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Moated site, fishponds and ridge and furrow cultivation remains, 260m south west of Betton Alkmere

List Entry Summary

This monument is scheduled under the Ancient Monuments and Archaeological Areas Act 1979 as amended as it appears to the Secretary of State to be of national importance. This entry is a copy, the original is held by the Department for Culture, Media and Sport.

Name: Moated site, fishponds and ridge and furrow cultivation remains, 260m south west of Betton Alkmere

List entry Number: 1019646

Location

The monument may lie within the boundary of more than one authority.

County:

District: Shropshire

District Type: Unitary Authority

Parish: Berrington

National Park: Not applicable to this List entry.

Grade: Not applicable to this List entry.

Date first scheduled: 09-Mar-2001

Date of most recent amendment: Not applicable to this List entry.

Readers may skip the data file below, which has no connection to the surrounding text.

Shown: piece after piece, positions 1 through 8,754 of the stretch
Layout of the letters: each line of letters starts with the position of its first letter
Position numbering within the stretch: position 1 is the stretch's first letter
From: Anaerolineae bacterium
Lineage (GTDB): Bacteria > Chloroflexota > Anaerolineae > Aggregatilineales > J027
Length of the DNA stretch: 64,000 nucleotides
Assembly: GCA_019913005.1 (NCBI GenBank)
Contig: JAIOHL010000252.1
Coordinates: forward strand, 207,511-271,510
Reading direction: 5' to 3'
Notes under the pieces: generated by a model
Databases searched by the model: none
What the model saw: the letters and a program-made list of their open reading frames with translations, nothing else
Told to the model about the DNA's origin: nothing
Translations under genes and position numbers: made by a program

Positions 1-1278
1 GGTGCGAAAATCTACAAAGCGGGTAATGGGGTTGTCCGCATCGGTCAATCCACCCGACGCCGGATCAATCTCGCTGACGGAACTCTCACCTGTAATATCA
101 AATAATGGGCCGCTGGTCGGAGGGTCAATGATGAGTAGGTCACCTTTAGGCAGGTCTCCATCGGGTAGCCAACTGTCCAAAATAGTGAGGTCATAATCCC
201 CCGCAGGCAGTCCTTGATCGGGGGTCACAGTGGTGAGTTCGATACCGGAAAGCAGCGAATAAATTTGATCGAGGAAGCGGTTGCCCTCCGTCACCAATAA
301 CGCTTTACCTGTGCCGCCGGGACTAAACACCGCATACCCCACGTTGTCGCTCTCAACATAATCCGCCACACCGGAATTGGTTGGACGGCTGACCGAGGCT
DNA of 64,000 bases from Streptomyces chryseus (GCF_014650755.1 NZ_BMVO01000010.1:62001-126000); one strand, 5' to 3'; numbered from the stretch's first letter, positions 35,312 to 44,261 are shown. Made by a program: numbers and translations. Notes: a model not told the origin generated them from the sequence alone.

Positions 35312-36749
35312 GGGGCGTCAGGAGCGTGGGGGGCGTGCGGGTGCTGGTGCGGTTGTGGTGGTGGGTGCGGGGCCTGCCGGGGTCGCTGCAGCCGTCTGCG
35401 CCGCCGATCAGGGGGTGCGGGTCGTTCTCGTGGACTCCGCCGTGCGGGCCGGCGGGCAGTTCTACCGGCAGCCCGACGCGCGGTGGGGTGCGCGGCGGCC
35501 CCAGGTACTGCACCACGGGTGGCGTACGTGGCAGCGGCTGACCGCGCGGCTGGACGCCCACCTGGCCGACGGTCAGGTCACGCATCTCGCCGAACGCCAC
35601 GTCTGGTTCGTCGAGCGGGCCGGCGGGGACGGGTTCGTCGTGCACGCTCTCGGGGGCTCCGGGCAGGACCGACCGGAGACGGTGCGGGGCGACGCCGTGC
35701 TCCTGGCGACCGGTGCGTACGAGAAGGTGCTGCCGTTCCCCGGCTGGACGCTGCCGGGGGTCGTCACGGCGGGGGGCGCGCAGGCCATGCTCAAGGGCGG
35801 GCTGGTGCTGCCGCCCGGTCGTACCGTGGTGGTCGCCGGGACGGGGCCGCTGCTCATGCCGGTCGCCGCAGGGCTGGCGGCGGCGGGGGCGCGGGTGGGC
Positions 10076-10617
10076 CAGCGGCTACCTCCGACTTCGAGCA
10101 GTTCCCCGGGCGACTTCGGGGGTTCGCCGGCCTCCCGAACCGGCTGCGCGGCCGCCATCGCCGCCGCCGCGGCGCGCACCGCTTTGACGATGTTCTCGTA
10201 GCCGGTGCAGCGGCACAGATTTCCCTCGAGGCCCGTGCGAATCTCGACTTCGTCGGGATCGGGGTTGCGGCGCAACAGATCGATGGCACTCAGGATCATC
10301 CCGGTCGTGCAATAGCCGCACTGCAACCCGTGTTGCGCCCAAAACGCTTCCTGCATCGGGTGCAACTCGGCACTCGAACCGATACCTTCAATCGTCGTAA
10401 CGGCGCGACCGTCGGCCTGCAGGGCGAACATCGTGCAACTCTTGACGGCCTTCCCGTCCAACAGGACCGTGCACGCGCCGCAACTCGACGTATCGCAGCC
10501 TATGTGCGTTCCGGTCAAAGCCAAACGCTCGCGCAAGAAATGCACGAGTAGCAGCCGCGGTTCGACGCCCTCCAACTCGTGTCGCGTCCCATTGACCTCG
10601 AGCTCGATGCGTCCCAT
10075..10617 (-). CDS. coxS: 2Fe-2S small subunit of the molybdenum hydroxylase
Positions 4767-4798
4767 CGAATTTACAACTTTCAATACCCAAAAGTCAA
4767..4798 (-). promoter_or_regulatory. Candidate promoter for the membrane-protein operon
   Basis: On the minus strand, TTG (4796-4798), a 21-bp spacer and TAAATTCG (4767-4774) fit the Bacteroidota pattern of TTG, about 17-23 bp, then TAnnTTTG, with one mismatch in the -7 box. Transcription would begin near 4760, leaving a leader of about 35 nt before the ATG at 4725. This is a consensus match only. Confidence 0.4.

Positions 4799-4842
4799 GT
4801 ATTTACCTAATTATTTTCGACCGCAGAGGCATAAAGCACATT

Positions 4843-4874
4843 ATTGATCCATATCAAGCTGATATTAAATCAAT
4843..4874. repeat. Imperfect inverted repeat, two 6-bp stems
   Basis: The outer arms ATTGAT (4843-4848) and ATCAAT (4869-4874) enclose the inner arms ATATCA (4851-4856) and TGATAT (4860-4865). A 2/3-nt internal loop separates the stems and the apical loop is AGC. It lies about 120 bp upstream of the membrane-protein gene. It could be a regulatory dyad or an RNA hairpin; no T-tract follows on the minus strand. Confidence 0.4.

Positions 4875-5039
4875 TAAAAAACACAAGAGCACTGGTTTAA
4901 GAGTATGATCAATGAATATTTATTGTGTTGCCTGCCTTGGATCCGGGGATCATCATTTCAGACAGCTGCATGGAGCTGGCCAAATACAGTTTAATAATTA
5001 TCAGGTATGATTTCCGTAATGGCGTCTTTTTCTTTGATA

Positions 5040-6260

Legacy System Information

The contents of this record have been generated from a legacy data system.

Legacy System: RSM

UID: 33822

Asset Groupings

This list entry does not comprise part of an Asset Grouping. Asset Groupings are not part of the official record but are added later for information.

List entry Description

Summary of Monument

Legacy Record - This information may be included in the List Entry Details.

Reasons for Designation

Around 6,000 moated sites are known in England. They consist of wide ditches, often or seasonally water-filled, partly or completely enclosing one or more islands of dry ground on which stood domestic or religious buildings. In some cases the islands were used for horticulture. The majority of moated sites served as prestigious aristocratic and seigneurial residences with the provision of a moat intended as a status symbol rather than a practical military defence. The peak period during which moated sites were built was between about 1250 and 1350 and by far the greatest concentration lies in central and eastern parts of England. However, moated sites were built throughout the medieval period, are widely scattered throughout England and exhibit a high level of diversity in their forms and sizes. They form a significant class of medieval monument and are important for the understanding of the distribution of wealth and status in the countryside. Many examples provide conditions favourable to the survival of organic remains.